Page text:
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Our complicated relationship with deer

Our complicated relationship with deer

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This summer I was delighted to have a number of fawns and their mothers visit my yard. Getting to watch them amble about and see the young grow was a lovely experience that I’m sure some of you readers have also felt observing backyard wildlife. As much as I enjoy watching deer whenever they stop by my yard, any of you who drive in forested areas at night or try to maintain a garden know just how challenging coexisting with them can be.

White tailed deer (Odocoileus virginianus) are probably one of the most ubiquitous mammals found in the United States, with them also extending down into Central and South America. With their large population of today estimated at over 30 million across the country, it can be hard to believe that at the dawn of the 20th century, rampant overhunting and development left them on the verge of extinction. Fortunately, conservation measures such as carefully managed hunting, as well as decrease in development when subsistence farming became less commonplace, has allowed for a population rebound to around 125,000 in New Jersey alone. Though another misfortune also enabled their rapid comeback: Natural predators such as wolves and mountain lions have been completely eradicated from New Jersey, preventing standard ecological functions from occurring.

While deer in pre-human ecosystems performed a number of ecological roles such as clearing space, dispersing seeds and feeding predators and many scavengers post-mortem, their population has now rocketed beyond a sustainable threshold. A natural habitat suitable for deer could accommodate give-or-take about eight deer per square mile. We are now witnessing densities multiple times that level, and the effects have not gone unnoticed: While browsing naturally clears space and makes room for less competitive plants, severely populated areas are stripped of an understory, which hampers new plantlife from growing and severely restricts biodiversity. These effects can carry over to substantial damages to farms, especially smaller-scale ones. Gardens can also be ravaged, and deer serve as excellent hosts for ticks. Add all this to the fact that there stands a 1 in 191 chance of a vehicular strike with a deer every year in New Jersey, and things get tricky.

There are solutions available, but none are universally agreed upon. I’ll start off by saying that I’ve got a weird feeling not everyone in New Jersey would want to have wolves and mountain lions roaming their neighborhoods, so reintroducing natural predators probably isn’t an option. Contraceptives and relocations are expensive and do not have guaranteed success. Some deterrents, such as high fences, can be set up and have been found as being long-lasting and inexpensive for smaller areas. Some trees growing in vulnerable areas can have protective tubes encased around them until they are large enough to grow without being greatly hindered by browsing. Well-managed hunting is among the most prominent and inexpensive of options, though New Jersey’s high population density and comparatively low hunter count can make this method difficult to see in full. There have been talks to open hunting to some urban areas, with measures like bow hunting from a heightened position recommended. Some even consider allowing for managed commercial hunting, though this all remains heavily debated.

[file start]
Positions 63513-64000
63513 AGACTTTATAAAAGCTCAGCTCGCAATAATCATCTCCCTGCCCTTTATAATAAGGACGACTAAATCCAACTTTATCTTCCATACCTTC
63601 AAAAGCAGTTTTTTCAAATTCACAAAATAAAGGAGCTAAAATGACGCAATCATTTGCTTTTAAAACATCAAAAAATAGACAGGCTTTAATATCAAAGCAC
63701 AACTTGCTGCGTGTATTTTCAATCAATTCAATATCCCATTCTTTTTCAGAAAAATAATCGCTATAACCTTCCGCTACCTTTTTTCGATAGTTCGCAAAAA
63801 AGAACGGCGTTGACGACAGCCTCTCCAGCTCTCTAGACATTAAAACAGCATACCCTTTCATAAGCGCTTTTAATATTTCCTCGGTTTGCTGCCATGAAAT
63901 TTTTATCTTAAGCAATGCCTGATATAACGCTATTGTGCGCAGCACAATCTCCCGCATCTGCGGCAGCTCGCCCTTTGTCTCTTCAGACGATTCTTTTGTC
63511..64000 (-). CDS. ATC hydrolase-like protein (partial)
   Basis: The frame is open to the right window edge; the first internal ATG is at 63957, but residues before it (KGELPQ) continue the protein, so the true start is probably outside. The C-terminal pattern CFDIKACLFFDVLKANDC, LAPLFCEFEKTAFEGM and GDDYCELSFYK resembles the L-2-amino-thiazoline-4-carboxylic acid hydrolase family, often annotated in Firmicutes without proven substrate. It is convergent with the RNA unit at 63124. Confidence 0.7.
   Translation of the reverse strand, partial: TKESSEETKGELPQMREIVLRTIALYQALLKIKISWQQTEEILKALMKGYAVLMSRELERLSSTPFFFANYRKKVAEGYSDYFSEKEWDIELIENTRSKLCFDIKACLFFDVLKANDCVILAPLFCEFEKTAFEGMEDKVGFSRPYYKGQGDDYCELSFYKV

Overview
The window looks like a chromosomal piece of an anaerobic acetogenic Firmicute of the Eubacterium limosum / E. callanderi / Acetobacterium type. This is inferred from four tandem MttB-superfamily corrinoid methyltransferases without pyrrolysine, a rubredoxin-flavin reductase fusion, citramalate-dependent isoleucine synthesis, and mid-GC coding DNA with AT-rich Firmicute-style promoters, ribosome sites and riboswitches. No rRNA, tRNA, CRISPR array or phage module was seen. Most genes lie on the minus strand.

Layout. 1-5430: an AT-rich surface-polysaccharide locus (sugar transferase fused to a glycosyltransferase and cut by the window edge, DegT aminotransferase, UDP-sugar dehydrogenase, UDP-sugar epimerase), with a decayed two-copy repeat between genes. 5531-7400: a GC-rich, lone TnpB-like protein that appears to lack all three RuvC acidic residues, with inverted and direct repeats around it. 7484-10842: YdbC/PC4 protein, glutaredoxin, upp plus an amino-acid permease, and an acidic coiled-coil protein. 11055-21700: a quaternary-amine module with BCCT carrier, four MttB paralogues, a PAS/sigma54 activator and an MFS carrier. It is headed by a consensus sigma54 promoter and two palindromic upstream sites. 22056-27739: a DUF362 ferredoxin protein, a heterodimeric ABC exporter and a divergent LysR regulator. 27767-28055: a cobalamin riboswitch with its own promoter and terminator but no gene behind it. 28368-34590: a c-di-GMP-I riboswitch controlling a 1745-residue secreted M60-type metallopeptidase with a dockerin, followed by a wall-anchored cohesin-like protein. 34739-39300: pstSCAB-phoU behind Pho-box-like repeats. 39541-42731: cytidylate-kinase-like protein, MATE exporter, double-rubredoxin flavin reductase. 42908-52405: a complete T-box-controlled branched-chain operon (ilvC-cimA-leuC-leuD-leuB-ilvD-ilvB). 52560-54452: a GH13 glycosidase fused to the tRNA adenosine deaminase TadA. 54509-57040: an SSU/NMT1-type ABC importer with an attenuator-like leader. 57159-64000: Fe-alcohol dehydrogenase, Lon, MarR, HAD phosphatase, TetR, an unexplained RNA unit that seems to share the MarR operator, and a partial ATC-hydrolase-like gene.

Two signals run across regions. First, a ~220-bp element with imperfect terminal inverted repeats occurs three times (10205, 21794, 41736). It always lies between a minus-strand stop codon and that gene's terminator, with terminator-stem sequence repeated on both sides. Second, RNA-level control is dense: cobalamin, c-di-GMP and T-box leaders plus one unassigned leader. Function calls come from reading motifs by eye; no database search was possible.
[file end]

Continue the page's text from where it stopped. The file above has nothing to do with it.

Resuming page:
We must understand that we share where we live with other creatures. They are not good or bad, they just are. They were here first, and we must make sure we take the best measures to coexist with them. While quite a few of these factors remain controversial, a lessened deer population would allow for regrowth of forest understories and make way for native plants and animals to return to areas that had previously become challenging for them to live in. It was wrong for us to hunt wildlife to the point of near extinction decades ago, but an overpopulation can be just as risky as an underpopulation. A careful balance, whatever it may end up being, needs to be found to make way for a healthier ecosystem that is ultimately healthier for us.

Go Green Galloway is a volunteer organization dedicated to reducing the carbon footprint of Galloway through the promotion of energy efficiency and conservation, environmental education and the implementation of sustainable practices. We always welcome new volunteer members. Contact us at or call Mary at 609-742-7076. Also be sure to like our Facebook page.

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